Lillie Mae Betts was suspicious when her 19-year-old daughter suddenly gained 30 pounds and began to hide herself under baggy clothes. So she bought her a pregnancy test and baby clothes for the grandchild she soon expected.
But after reading a newspaper story about a newborn girl found discarded in a Turlock trash bin in November 2008, it was Betts who went to the police station to tell detectives her suspicion: that the baby found in a knotted plastic shopping bag was her daughter's.
Authorities found three fingerprints matching those of Jessica Mae Betts, now 20, on the bag wrapped around the newborn girl, according to testimony Monday in Stanislaus County Superior Court.
Throughout much of the hearing, Lillie Betts sat in the courtroom's front row directly behind her daughter.
Judge Donald Shaver must decide if there is enough evidence to send Jessica Betts to trial on a charge of murdering the baby girl, Maria Mae Betts, who was confirmed to be her daughter through a DNA test.
Betts has pleaded not guilty to a charge of first-degree murder and faces a maximum sentence of life in prison if convicted. She remains in custody at the Public Safety Center in Modesto with bail of $1 million.
A defense attorney argued Monday that Jessica Betts' statements to police should be thrown out because the teenager was not advised of her rights to remain silent and talk to an attorney.
"Ms. Betts was there for almost five hours of intense interrogations before she was given any Miranda warnings," said Deputy Public Defender Sonny Sandhu. The detective "invoked God, heaven and that she had to do what's right. All of this indicates we have an interrogation and a detention."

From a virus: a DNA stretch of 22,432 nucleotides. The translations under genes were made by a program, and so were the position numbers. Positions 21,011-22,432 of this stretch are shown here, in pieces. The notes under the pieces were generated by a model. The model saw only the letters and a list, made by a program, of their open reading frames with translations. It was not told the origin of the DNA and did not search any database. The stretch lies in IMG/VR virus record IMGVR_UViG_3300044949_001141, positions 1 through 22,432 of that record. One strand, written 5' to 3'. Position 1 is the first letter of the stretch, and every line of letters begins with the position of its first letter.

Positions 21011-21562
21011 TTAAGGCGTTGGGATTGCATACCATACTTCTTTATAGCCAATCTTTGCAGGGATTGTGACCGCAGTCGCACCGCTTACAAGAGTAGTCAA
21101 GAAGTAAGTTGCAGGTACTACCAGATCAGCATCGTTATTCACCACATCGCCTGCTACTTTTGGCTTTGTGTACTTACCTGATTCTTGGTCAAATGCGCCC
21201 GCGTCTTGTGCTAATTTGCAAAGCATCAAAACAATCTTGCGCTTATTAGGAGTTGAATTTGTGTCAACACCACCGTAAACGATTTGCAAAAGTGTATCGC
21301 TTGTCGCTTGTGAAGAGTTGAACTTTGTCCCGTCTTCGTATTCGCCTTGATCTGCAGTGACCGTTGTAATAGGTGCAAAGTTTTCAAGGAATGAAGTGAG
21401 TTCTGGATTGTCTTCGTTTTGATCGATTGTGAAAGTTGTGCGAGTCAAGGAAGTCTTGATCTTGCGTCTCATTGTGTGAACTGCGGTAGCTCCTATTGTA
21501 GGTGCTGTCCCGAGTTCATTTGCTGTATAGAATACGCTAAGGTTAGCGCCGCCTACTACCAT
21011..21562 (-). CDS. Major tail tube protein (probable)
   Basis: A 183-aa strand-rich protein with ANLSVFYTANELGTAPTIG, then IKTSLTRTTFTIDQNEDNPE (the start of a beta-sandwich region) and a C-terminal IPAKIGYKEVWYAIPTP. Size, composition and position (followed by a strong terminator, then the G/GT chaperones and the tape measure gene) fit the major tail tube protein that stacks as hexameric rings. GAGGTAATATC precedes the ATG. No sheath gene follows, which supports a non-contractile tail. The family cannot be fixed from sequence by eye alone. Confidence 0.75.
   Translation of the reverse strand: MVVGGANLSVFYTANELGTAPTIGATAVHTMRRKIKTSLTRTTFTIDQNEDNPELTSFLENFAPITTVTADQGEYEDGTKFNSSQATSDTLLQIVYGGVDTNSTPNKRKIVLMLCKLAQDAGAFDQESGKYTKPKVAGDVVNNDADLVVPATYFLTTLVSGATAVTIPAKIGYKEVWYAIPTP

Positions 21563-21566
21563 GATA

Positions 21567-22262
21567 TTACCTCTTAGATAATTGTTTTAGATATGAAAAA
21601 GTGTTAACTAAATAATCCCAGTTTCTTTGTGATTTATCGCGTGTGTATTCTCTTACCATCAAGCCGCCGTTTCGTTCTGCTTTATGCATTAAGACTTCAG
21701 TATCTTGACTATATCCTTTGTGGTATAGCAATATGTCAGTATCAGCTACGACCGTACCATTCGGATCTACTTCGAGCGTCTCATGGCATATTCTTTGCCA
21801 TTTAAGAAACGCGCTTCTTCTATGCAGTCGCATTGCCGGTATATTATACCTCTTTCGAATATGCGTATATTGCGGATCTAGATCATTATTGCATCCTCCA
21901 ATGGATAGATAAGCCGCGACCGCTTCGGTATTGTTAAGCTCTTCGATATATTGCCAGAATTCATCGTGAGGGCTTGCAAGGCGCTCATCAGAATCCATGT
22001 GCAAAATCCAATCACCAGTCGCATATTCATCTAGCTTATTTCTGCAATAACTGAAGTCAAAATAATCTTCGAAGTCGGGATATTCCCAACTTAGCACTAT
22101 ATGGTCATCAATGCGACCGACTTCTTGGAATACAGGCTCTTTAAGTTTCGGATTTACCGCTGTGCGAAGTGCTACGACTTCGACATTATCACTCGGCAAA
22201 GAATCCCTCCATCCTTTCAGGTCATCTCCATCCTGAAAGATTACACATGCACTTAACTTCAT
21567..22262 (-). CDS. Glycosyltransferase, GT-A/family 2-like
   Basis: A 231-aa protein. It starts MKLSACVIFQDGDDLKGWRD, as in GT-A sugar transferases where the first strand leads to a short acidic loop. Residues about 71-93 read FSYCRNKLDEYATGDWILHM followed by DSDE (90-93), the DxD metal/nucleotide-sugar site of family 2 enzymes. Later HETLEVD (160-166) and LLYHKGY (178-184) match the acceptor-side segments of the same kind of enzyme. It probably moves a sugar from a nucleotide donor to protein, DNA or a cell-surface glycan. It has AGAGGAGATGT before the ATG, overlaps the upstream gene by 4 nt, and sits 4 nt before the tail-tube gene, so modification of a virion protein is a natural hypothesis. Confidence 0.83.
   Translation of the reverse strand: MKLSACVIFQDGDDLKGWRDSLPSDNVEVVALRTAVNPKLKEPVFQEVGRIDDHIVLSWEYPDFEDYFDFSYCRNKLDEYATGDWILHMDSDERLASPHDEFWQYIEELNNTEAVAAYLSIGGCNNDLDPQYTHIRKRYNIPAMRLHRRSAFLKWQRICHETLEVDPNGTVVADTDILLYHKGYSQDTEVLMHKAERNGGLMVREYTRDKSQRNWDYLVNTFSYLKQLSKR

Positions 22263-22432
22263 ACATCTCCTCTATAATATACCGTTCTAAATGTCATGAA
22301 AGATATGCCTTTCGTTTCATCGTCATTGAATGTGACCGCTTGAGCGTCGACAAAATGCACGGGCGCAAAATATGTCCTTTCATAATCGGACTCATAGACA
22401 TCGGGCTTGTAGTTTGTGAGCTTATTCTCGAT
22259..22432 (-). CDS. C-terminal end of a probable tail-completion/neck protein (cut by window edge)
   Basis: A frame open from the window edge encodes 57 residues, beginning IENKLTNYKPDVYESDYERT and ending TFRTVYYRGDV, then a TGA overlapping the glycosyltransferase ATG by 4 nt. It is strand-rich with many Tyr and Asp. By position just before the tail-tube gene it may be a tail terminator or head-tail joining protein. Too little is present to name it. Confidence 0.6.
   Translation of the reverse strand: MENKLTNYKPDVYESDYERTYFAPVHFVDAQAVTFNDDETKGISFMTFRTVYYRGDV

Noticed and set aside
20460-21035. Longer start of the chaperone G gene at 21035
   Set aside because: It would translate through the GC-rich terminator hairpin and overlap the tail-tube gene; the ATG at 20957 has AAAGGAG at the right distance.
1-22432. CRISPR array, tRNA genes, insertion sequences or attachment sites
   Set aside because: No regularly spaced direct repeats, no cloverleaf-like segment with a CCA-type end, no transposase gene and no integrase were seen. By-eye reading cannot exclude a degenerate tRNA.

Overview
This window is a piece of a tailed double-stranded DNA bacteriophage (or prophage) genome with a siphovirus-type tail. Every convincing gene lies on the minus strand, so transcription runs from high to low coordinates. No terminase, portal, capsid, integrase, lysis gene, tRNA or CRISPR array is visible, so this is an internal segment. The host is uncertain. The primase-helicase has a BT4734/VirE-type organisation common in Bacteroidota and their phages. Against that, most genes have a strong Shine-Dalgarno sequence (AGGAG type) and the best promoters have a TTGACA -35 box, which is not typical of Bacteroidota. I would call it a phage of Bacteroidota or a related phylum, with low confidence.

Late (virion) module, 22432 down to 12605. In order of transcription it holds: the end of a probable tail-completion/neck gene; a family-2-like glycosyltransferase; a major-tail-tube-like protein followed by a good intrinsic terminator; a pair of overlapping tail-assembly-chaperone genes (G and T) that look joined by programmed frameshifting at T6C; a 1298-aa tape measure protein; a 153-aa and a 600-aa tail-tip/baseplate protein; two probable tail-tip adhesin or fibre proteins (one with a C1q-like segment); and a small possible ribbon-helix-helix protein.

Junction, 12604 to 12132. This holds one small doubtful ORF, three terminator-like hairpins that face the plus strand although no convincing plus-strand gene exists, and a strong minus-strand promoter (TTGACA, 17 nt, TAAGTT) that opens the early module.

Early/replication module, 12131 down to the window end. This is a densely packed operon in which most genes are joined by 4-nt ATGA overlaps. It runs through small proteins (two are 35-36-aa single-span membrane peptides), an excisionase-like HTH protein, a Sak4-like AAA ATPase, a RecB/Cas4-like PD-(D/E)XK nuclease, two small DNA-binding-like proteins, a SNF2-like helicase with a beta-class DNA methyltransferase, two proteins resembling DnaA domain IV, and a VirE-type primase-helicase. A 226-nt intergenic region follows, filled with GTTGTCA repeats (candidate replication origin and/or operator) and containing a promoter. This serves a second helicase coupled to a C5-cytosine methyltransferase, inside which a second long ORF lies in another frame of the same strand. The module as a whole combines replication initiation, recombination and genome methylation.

Shaver disagreed, noting that Betts voluntarily went with detectives to the police station.
Over a five-hour interview with Betts the day after her mother tipped off police, Betts went from acting "very bubbly" to hyperventilating as she lay on a couch in a police interview room, Turlock police Detective Sergio Perez said.
After more than two hours of questioning, Betts admitted that she was the mother of the child, Perez said.
According to testimony, Betts told police she delivered a baby girl on the floor of a bathroom where she lived with her boyfriend about 6 a.m. on Nov. 8, 2008. He was sleeping in a bedroom just six feet from the bathroom door, Perez said.
Betts said she wrapped the newborn, who was whimpering, in a pair of purple sweat pants and a towel, and drove to Save Mart on Lander Avenue, where she sat and cried as her baby's breathing slowed and then stopped. She kissed the baby and told her, "I love you," according to testimony.
But Betts told detectives she didn't know how the baby got in the trash bin.
She said she returned to the house and lay down next to her boyfriend, Paul Alexander Aguiar. When Aguiar questioned Betts about the large amount of blood in the bathroom, she told him she was menstruating, according to testimony. Aguiar told police he didn't know Betts was pregnant, despite having sex with her four weeks before she gave birth, Perez said. When Aguiar and some of Betts' friends and co-workers asked if she were pregnant, Betts continued to deny it, Perez said.
The baby weighed 8 pounds, 1 ounce, according to a medical examiner. While Dr. Eugene Carpenter said it was "most probable" the baby was born alive, he could not prove it medically.
"The answer is: I don't know," Carpenter said.
Carpenter said the most puzzling part of his examination of the baby was that she had been thoroughly washed and cleaned, which is not a typical practice for hospital staff.
"That is an unanswered question," Carpenter said.
Testimony continues today.
Bee staff writer Merrill Balassone can be reached at firstname.lastname@example.org or 578-2337.